Try Something New: Student shoots at Purgatory Clay Sports

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Many Americans are supportive of the amendment that gives them the right to bear arms, which can be a very political subject, but it can also be fun to just go shooting.

There is a place near St. George called Purgatory Clay Sports that one of my friends had been asking me to try with him. I finally decided to go.

Purgatory Clay Sports has trap, skeet and sporting clays. All three activities use the same equipment: a 20-gauge shotgun, shotgun shells and orange clay targets. Eye and ear protection are also a must.

Trap and skeet shooting are similar. They are set up in a range where the shooter stands in one area, and the targets are launched out into the field in front of the shooter.

In trap shooting, the clays are all shot from the same place — a bunker directly in the middle of the field.

In sporting clays, the clays are shot from two spots on the far left and right edges of the shooting area. These locations change at every shooting station.

I warmed up with some trap shooting to get used to shooting the shotgun and dialing in on the small clay targets flying across the field.

At first, having only shot pistols before, I was scared to shoot the shotgun. Pistols are much smaller, and I was worried about the larger gun knocking me over since I’d seen many videos on YouTube of people getting hurt by the recoil.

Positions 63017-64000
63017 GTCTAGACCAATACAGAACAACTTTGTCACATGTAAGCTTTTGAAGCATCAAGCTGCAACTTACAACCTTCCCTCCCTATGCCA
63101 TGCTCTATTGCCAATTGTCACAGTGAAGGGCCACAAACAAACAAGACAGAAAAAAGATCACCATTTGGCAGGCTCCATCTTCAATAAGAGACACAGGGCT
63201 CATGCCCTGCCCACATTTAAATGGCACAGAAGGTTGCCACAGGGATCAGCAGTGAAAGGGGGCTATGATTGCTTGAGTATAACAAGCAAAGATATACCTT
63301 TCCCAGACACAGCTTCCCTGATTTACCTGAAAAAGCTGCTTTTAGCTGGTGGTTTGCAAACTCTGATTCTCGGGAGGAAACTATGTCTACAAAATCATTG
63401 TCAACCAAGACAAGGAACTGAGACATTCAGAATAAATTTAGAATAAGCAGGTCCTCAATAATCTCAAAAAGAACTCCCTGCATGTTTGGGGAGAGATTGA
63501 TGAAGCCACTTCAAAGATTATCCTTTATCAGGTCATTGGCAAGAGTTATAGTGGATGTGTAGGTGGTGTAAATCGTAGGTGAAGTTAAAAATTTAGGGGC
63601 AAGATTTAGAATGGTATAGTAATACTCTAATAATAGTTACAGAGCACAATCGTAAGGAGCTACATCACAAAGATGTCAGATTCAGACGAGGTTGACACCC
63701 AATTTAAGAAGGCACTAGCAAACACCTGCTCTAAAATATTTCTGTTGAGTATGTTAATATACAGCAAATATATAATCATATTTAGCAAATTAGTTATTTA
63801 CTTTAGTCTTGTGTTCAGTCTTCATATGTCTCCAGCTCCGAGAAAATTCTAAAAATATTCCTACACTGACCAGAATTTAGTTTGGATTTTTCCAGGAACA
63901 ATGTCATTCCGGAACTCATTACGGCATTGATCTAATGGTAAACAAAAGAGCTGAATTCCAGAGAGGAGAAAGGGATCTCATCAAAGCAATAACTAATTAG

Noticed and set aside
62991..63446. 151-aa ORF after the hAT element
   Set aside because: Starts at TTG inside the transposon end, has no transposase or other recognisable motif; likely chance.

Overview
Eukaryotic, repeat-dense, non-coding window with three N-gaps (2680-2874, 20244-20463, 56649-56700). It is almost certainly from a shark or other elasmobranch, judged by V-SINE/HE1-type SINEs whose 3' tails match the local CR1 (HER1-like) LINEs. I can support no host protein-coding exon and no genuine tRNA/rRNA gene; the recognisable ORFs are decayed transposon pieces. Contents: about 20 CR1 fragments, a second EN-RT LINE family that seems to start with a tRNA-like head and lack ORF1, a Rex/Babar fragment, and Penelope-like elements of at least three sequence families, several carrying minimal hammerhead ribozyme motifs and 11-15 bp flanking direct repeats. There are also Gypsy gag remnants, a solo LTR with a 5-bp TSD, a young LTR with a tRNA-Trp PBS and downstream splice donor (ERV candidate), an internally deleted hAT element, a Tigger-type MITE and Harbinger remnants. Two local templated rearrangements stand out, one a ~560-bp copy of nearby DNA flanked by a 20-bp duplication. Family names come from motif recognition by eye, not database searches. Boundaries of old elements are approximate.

After I got past the fear of pulling the trigger, I quickly became more confident. After some practice, I could even hit the small orange clay targets with decent consistency.

After I got the hang of shooting the gun and basics — like safe handling, sight picture and reloading — I decided to try the sporting clays. 

The game of sporting clays is played on a field similar to a golf course. There are several stations spread out with two targets to hit at each station. There were two courses designed for different skill levels. Being a novice shooter myself, I picked the easier of the two, and I was glad to have done so.

Sporting clays were more fun for me because of the variety. At every station, there was a new angle to hit the targets from, and none of them flew the same way or from the same direction. Because I had started with the easier course, I actually hit most of the targets, which made it all the more fun. 

There were also obstacles to increase difficulty on some stations, and one target even shot across the ground, rolling and bouncing across the dirt.

I recommend shooting sports to anyone who might be interested about them. There is risk involved with any firearm, but when you make sure to follow the rules, it is as safe as a bike ride in the park. Be sure to use eye and ear protection at all times, learn the proper safety procedures from a knowledgeable instructor, and pick targets that match your skill level. 

   Aside from keeping you safer because you are in your comfort zone, picking a target — or in my case a course — that matches your abilities will ensure you get a rush of fun with every target hit.